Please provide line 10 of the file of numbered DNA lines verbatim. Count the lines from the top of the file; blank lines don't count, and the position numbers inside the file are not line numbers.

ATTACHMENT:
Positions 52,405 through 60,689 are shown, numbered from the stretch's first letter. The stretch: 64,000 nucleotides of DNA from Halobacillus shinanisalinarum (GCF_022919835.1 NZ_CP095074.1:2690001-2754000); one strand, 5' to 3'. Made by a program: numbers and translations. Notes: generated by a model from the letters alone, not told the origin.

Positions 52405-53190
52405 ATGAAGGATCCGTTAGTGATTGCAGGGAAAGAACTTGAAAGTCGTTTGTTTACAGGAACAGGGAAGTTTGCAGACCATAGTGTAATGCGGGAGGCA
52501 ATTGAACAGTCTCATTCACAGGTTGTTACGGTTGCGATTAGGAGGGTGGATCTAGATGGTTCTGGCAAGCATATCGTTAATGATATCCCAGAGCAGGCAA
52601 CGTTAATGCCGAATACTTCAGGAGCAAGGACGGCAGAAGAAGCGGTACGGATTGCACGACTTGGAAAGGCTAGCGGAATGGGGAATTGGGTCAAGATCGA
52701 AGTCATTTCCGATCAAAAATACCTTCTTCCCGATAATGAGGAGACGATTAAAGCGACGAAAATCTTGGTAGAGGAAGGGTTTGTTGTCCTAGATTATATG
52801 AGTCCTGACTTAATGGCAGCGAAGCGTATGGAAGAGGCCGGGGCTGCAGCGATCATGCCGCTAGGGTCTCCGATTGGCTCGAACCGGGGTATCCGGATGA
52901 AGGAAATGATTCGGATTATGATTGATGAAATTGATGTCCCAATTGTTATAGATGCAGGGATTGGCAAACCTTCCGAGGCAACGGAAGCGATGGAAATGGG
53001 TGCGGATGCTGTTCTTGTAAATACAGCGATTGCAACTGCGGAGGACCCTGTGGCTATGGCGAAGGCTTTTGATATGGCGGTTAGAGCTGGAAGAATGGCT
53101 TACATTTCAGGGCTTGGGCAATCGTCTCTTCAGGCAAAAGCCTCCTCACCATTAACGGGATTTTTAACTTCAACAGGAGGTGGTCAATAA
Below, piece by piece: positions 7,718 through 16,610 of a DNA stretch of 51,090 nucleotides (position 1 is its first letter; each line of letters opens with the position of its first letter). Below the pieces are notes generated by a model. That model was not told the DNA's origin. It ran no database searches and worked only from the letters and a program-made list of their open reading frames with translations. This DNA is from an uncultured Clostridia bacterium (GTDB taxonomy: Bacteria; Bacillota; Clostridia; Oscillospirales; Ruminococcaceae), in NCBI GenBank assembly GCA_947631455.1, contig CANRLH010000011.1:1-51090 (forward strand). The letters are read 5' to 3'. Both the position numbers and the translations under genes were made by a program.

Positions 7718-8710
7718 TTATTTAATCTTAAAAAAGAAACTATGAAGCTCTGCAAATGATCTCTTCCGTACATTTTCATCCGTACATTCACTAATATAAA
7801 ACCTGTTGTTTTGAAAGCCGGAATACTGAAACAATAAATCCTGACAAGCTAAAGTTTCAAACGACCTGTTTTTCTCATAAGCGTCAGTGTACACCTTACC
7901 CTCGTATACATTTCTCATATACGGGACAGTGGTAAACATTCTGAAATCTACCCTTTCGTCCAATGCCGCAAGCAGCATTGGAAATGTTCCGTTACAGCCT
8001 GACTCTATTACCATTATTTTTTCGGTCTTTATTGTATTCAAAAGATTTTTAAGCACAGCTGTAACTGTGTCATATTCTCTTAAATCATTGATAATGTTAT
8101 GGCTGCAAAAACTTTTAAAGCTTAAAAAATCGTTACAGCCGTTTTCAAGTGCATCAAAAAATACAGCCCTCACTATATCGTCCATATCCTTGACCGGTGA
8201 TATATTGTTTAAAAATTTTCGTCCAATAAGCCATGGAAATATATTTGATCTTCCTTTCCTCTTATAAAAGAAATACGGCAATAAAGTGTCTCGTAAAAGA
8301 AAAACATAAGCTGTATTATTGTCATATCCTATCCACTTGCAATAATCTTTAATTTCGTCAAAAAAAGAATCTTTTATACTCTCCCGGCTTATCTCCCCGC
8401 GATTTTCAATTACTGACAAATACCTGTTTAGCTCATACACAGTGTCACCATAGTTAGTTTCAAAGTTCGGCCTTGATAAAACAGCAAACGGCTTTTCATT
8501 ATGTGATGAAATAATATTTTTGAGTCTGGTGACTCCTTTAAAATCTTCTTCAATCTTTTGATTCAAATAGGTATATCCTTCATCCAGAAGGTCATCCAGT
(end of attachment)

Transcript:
53101 TACATTTCAGGGCTTGGGCAATCGTCTCTTCAGGCAAAAGCCTCCTCACCATTAACGGGATTTTTAACTTCAACAGGAGGTGGTCAATAA